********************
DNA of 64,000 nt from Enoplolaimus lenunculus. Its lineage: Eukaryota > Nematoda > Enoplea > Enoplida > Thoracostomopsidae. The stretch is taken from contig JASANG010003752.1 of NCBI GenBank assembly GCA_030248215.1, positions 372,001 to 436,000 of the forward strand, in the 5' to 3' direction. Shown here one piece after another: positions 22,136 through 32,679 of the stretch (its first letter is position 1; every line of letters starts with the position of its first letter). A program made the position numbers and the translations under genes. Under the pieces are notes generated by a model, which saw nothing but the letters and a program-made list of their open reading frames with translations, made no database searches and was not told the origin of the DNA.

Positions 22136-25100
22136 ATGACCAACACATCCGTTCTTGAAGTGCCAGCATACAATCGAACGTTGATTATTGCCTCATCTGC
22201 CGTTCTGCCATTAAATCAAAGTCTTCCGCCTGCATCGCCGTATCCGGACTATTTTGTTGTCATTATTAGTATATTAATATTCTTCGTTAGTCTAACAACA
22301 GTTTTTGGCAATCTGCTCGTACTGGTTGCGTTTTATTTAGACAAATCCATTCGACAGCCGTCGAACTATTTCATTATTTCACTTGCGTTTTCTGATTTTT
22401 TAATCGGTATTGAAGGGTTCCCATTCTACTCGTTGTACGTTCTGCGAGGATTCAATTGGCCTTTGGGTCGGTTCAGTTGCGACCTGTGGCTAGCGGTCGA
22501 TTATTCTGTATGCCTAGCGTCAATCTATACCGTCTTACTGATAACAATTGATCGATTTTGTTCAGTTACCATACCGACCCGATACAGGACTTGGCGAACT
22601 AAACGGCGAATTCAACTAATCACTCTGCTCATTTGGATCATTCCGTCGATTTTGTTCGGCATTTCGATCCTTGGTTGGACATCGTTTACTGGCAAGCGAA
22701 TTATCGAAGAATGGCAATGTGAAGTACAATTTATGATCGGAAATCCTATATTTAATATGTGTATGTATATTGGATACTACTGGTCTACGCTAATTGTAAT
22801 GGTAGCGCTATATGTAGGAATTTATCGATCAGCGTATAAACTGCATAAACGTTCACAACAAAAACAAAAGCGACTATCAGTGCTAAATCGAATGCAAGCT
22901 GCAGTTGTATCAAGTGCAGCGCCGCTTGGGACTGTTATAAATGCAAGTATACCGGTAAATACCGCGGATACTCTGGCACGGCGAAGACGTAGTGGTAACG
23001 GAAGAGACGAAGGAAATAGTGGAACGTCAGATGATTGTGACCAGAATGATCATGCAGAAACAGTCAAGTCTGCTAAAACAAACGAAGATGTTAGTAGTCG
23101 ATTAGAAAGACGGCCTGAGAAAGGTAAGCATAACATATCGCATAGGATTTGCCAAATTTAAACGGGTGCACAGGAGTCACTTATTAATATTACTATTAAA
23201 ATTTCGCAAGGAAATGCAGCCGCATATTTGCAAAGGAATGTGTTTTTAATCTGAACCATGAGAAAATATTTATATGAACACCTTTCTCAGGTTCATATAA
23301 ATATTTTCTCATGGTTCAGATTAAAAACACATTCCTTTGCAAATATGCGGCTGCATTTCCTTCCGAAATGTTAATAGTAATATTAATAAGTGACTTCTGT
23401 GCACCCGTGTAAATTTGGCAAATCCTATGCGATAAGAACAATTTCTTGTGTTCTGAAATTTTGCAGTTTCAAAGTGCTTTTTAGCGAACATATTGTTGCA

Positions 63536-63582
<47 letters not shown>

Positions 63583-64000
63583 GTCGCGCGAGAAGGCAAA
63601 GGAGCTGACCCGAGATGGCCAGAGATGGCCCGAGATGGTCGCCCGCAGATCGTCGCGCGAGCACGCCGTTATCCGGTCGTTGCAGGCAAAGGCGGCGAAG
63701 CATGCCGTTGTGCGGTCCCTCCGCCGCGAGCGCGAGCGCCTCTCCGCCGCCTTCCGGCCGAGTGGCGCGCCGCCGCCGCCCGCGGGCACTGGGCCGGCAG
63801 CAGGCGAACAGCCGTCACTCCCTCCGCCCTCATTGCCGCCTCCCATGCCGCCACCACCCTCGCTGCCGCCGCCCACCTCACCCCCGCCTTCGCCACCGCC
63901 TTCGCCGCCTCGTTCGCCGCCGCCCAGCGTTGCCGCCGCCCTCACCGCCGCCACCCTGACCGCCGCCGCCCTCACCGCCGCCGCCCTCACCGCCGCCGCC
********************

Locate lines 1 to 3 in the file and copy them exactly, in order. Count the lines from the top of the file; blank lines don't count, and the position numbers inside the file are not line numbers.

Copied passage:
DNA of 64,000 nt from Enoplolaimus lenunculus. Its lineage: Eukaryota > Nematoda > Enoplea > Enoplida > Thoracostomopsidae. The stretch is taken from contig JASANG010003752.1 of NCBI GenBank assembly GCA_030248215.1, positions 372,001 to 436,000 of the forward strand, in the 5' to 3' direction. Shown here one piece after another: positions 22,136 through 32,679 of the stretch (its first letter is position 1; every line of letters starts with the position of its first letter). A program made the position numbers and the translations under genes. Under the pieces are notes generated by a model, which saw nothing but the letters and a program-made list of their open reading frames with translations, made no database searches and was not told the origin of the DNA.

Positions 22136-25100
22136 ATGACCAACACATCCGTTCTTGAAGTGCCAGCATACAATCGAACGTTGATTATTGCCTCATCTGC